planning in Fort Wayne – and wherever else you may live, actually – can be fraught
with difficulties. Try
following these guidelines, and your planning ought
to prove less of a chore.
Declare Who Gets What
If you haven’t seen fit to draw up a will,
the laws that govern your domicile decide
who assumes your assets. This also entails nonfinancial assets for which you most
likely consider the disposition critical,
such as that vintage auto you consider to be your pride
and joy, or the piece of jewelry that your beloved
niece has forever spoken about with something akin to reverence.
Be careful here, given that your will might
not govern your assets for which beneficiary
designations are among the terms of the governing agreements. This is also applicable to tax-deferred U.S. retirement
accounts and life insurance policies. Get hold of the financial institution that holds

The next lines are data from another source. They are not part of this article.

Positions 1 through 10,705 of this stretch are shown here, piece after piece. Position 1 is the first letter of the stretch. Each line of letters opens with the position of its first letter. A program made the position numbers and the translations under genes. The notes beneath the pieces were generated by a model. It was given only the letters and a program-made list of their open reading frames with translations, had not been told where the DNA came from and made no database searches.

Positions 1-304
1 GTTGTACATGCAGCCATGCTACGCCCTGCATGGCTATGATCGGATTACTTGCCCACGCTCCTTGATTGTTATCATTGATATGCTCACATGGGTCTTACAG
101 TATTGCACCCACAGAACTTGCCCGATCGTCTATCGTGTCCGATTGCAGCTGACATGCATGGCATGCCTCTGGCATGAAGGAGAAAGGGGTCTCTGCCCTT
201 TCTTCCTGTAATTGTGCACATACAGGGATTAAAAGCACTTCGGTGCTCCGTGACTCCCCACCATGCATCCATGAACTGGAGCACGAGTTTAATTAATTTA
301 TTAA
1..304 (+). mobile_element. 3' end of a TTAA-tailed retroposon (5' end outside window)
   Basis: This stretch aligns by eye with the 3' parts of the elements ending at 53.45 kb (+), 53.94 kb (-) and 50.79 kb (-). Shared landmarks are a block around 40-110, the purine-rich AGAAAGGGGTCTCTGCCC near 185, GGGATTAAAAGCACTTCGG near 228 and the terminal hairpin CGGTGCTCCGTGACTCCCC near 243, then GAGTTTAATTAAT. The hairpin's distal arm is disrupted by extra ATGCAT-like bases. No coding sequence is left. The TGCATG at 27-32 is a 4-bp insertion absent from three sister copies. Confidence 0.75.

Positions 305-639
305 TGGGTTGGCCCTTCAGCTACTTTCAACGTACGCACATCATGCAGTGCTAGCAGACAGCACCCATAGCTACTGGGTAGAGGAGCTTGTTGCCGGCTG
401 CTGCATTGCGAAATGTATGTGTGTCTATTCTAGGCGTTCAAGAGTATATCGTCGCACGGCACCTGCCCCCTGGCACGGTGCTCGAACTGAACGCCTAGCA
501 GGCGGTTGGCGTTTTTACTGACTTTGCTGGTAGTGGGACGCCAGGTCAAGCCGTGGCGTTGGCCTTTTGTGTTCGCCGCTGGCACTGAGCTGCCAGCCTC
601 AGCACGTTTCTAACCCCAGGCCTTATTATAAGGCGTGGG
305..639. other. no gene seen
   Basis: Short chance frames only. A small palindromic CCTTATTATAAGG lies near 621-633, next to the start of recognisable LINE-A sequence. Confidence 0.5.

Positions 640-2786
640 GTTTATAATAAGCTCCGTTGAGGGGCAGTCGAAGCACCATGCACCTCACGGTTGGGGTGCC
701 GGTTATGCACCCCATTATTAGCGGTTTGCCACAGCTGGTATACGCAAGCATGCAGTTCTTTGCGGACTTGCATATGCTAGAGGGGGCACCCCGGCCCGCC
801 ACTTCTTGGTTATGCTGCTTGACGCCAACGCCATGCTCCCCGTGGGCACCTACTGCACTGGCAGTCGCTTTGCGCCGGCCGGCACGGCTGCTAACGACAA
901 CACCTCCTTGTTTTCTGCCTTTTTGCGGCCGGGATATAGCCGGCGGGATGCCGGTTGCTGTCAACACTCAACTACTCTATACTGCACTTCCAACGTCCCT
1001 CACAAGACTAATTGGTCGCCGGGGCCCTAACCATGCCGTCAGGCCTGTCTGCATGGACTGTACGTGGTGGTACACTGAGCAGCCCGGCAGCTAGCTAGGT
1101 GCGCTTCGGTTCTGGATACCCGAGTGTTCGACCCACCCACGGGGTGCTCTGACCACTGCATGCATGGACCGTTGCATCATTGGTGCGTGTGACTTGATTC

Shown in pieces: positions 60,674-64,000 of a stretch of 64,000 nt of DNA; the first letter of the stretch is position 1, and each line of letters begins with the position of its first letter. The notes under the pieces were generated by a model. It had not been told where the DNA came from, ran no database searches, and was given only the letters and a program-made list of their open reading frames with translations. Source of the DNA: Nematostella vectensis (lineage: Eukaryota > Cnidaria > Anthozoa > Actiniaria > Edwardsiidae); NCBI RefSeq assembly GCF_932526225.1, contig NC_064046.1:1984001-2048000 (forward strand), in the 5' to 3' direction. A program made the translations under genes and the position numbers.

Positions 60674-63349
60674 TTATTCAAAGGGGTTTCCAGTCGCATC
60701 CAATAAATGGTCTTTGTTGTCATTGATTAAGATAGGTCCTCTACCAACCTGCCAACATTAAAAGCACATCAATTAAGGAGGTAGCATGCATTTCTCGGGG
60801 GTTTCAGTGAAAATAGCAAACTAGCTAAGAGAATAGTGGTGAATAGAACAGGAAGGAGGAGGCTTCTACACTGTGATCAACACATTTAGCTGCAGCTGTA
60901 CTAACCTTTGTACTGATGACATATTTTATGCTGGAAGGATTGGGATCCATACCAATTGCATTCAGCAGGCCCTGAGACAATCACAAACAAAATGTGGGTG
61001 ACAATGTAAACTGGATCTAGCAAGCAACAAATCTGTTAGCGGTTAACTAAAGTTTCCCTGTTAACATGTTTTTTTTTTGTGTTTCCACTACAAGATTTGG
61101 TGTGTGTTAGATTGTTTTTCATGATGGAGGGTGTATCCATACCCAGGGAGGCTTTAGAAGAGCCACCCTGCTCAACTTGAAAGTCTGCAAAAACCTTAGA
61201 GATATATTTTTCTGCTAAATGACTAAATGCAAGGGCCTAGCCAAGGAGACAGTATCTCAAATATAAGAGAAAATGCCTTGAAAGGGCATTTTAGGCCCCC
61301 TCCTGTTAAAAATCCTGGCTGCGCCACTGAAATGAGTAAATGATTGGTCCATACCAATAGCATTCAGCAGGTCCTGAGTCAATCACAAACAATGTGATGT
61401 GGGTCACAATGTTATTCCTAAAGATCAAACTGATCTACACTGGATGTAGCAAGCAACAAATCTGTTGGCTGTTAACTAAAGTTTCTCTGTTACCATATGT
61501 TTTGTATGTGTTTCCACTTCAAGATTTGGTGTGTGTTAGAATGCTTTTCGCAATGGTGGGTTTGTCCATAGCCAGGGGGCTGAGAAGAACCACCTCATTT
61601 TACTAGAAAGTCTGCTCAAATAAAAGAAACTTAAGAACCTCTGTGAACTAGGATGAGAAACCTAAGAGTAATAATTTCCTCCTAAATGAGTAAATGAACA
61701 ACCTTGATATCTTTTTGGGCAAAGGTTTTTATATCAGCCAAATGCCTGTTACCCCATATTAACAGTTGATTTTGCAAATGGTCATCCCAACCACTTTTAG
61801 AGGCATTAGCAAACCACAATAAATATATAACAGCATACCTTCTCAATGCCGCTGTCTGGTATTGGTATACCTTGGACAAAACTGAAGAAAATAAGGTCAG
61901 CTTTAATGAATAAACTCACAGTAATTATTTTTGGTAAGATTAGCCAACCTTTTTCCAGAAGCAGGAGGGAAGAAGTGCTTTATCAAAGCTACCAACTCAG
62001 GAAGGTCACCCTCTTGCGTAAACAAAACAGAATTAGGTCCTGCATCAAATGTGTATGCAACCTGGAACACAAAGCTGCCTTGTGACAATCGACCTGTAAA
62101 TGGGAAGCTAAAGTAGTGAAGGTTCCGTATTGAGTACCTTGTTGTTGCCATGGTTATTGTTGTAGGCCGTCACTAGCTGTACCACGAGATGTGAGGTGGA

the asset to understand the laws
How It Ought to Be Spent
If you plan to have part of your assets divvied up to take care of particular
expenses, you may have
to set up a trust that includes
such provisions. For example, you might wish
to earmark specific amounts to take
care of college and special needs expenses for certain
beneficiaries. The trustee of the trust would be legally
bound to see that the set-aside amounts are put to use covering these expenses.
Estate and Income Taxes
If you foresee that your beneficiaries will owe estate and income tax on the
amounts that they inherit, you may find it possible to reduce these taxes by using
tax-efficient strategies. To be more specific, you could transfer taxable assets to charities if charities are named
in your list of beneficiaries, and entrust your tax-free assets, such as Roth retirement
accounts, life insurance and after-tax savings, to your other beneficiaries.
Furthermore, you can reduce your
taxable estate by gifting amounts to your beneficiaries while you are alive, and the gift would be nontaxable if it is $14,000 or less for each recipient.